MORE THAN A THIRD of Finns are worried about rising energy prices and the political and military threat posed by Russia, reveals a survey carried out for Helsingin Sanomat by Kantar Public.
Russia was identified as a cause of concern by 37 per cent, rising fuel and energy prices by 34 per cent, and climate change and environmental problems by 24 per cent of the respondents.
The respondents were asked to select from a 21-item list any number of factors that are of particular concern to them. Only three per cent of respondents said they are not concerned by any of the factors, whereas another two per cent said they are unable to comment on the issue.
Inflation, communicable diseases and epidemics, and the possibility that the war in Ukraine spreads to whole Europe were each identified as a particular concern by slightly over a fifth (21%) of respondents. The prevalent economic uncertainty appears to have given rise also to other woes, with 14 per cent of respondents voicing their concern about the possibility of an economic crisis or recession and 13 per cent about the indebtedness of Finland.
Finns, on the other hand, are largely unconcerned by either unemployment problems caused by advances in technological fields such as automation and robotics (0%), or mass unemployment (1%).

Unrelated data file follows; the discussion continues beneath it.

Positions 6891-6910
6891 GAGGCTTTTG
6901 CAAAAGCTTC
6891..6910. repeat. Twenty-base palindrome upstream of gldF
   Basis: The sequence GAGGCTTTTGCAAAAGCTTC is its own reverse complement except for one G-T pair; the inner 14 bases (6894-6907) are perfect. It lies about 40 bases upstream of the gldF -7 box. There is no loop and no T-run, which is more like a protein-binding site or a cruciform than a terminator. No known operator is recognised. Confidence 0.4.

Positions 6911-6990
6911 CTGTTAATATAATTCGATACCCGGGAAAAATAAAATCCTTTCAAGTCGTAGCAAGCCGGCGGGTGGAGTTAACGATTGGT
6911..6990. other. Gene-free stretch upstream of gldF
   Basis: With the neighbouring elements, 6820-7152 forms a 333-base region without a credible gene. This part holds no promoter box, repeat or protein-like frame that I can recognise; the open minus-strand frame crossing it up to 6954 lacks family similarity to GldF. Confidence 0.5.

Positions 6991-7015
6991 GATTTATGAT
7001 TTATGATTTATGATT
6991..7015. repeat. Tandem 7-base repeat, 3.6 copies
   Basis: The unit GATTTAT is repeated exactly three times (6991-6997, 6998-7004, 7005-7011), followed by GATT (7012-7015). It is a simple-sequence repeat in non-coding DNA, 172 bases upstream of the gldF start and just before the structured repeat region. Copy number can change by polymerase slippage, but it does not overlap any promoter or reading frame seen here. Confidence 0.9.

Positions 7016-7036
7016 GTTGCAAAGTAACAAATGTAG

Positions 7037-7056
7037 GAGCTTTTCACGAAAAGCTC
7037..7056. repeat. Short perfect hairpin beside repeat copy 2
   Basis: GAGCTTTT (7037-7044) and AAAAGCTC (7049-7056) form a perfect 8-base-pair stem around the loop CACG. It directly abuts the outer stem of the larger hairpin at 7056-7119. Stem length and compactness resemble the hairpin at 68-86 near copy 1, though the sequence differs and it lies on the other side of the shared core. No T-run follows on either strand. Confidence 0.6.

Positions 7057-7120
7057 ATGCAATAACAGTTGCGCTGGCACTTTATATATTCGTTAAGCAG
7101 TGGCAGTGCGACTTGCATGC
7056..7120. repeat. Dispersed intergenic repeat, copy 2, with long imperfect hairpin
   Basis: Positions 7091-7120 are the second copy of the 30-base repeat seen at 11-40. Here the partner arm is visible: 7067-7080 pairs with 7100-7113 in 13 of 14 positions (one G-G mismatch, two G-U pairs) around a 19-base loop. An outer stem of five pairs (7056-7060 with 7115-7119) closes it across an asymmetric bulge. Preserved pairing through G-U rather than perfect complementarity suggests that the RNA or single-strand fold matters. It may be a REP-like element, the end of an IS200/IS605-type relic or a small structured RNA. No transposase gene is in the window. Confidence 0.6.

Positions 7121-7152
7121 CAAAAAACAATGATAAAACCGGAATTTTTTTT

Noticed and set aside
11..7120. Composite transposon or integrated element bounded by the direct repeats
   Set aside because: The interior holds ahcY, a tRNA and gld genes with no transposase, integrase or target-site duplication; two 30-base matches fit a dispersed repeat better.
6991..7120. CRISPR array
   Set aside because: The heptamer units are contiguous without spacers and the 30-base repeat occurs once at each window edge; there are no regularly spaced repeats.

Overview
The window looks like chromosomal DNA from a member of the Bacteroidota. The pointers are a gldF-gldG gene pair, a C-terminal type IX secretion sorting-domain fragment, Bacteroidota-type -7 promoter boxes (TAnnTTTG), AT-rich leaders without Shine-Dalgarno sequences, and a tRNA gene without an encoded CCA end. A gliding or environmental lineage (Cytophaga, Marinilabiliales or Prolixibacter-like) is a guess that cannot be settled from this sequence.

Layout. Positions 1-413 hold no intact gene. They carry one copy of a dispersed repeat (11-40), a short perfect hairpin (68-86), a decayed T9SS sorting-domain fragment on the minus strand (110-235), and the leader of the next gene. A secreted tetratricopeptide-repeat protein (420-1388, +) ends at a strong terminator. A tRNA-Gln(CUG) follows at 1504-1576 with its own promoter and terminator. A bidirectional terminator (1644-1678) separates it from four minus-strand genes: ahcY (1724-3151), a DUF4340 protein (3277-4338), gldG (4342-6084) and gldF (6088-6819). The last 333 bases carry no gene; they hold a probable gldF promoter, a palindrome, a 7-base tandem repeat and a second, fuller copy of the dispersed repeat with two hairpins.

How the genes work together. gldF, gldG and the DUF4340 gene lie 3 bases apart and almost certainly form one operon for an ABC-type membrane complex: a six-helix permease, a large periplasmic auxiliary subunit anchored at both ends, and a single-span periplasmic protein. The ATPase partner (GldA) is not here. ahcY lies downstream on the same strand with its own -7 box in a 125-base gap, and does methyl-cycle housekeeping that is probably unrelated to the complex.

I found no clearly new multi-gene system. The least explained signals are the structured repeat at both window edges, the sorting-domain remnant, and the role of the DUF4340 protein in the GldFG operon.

Russia was much more likely to be identified as a concern by over 50-year-olds than younger age groups, highlighted Helsingin Sanomat. While a half of respondents aged 60 years or older identified the country as their primary concern, the corresponding proportion among students was only a third.
Concerns about Russia were more prevalent among women (43%) than men (34%).
Concerns about soaring fuel and energy prices, meanwhile, correlated with the place of residence. While respondents from rural areas and outside the capital region identified the rising prices as a concern at a rate of 54 per cent, respondents from the capital region did so only at a rate of 20 per cent.
Ten per cent of respondents expressed their concern about growing social inequalities, uncontrolled immigration, and cyberattacks and data breaches.
Helsingin Sanomat also asked the respondents how concerned they are about the effects of rising interest rates and consumer prices on their own financial situation. More than half (54%) of respondents indicated that they are at least somewhat concerned about inflation and roughly a quarter that they are at least somewhat concerned about interest rates.
Such concerns were prevalent especially among young people, people from the political right, wage earners and the working class.
Kantar Public interviewed 1,050 people for the survey on 10–16 June.
Aleksi Teivainen – HT